Most of previous researches of inlet turbulence effects on blade tip have been carried out for low speed situations. Recent work has indicated that for a transonic turbine tip, turbulent diffusion tends to have distinctively different impact on tip heat transfer than for its subsonic counterpart. It is hence of interest to examine how inlet turbulence flow conditioning would affect heat transfer characteristics for a transonic tip.

This present work is aimed to identify and understand the effects of both inlet freestream turbulence and end-wall boundary layer on a transonic turbine blade tip aero-thermal performance. Spatially-resolved heat transfer data are obtained at aerodynamic conditions representative of a high-pressure turbine, using the transient infrared thermography technique with the Oxford High-Speed Linear Cascade research facility. With and without turbulence grids, the turbulence levels achieved are 7–9% and 1% respectively.

On the blade tip surface, no apparent change in heat transfer was observed with high and low turbulence intensity levels investigated. On the blade suction surface, however, substantially different local heat transfer for the suction side near tip surface have been observed, indicating a strong local dependence of the local vortical flow on the freestream turbulence. These experimentally observed trends have also been confirmed by CFD predictions using Rolls-Royce HYDRA. Further CFD analysis suggests that the level of inflow turbulence alters the balance between the passage vortex associated secondary flow and the OverTL flow. Consequently, enhanced inertia of near wall fluid at a higher inflow turbulence weakens the cross-passage flow. As such, the weaker passage vortex leads the tip leakage vortex to move further into the mid passage, with the less spanwise coverage on the suction surface, as consistently indicated by the heat transfer signature.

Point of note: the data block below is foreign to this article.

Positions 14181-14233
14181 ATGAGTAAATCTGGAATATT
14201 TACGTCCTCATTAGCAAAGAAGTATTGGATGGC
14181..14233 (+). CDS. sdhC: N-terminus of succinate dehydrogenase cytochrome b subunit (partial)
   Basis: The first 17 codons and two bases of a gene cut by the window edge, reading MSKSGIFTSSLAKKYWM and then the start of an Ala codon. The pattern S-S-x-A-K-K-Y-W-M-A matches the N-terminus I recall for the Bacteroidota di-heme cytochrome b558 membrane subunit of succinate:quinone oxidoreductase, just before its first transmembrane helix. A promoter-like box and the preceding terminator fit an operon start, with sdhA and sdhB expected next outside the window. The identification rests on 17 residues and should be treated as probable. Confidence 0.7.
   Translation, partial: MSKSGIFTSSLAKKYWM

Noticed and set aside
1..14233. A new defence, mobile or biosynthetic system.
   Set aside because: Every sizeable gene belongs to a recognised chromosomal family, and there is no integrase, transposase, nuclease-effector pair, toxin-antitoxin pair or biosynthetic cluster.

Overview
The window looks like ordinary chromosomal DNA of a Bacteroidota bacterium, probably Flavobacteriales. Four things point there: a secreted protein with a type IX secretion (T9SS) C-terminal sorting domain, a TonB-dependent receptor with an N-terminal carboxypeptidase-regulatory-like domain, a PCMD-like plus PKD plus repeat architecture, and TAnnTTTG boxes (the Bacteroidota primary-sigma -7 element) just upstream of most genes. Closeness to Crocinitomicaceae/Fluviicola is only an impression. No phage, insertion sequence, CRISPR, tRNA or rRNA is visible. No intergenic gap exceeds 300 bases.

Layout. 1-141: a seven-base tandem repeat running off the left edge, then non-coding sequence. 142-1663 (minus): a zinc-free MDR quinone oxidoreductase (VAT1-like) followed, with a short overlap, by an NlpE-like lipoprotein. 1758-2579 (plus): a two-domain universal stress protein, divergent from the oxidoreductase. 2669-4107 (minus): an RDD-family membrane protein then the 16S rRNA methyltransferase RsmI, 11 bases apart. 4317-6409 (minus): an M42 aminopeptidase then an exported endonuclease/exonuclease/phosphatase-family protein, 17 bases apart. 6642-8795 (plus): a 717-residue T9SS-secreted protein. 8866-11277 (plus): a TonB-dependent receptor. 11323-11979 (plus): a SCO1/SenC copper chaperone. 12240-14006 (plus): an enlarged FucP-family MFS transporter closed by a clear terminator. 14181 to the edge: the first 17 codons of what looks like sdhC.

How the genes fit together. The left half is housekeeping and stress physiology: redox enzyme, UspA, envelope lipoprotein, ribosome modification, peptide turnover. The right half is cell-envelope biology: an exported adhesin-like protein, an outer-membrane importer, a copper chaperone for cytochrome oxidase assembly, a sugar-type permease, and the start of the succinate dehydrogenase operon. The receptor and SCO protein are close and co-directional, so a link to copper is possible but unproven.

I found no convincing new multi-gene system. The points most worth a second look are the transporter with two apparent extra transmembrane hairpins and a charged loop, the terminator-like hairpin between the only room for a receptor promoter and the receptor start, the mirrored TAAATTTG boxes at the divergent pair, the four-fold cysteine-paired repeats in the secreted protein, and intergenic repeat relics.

Different inlet end-wall boundary layer profiles are employed in the HYDRA numerical study. All CFD results indicate the inlet boundary layer thickness has little impact on the heat transfer over the tip surface as well as the pressure side near-tip surface. However, noticeable changes in heat transfer are observed for the suction side near-tip surface. Similar to the freestream turbulence effect, such changes are attributed to the interaction between the passage vortex and the OTL flow.

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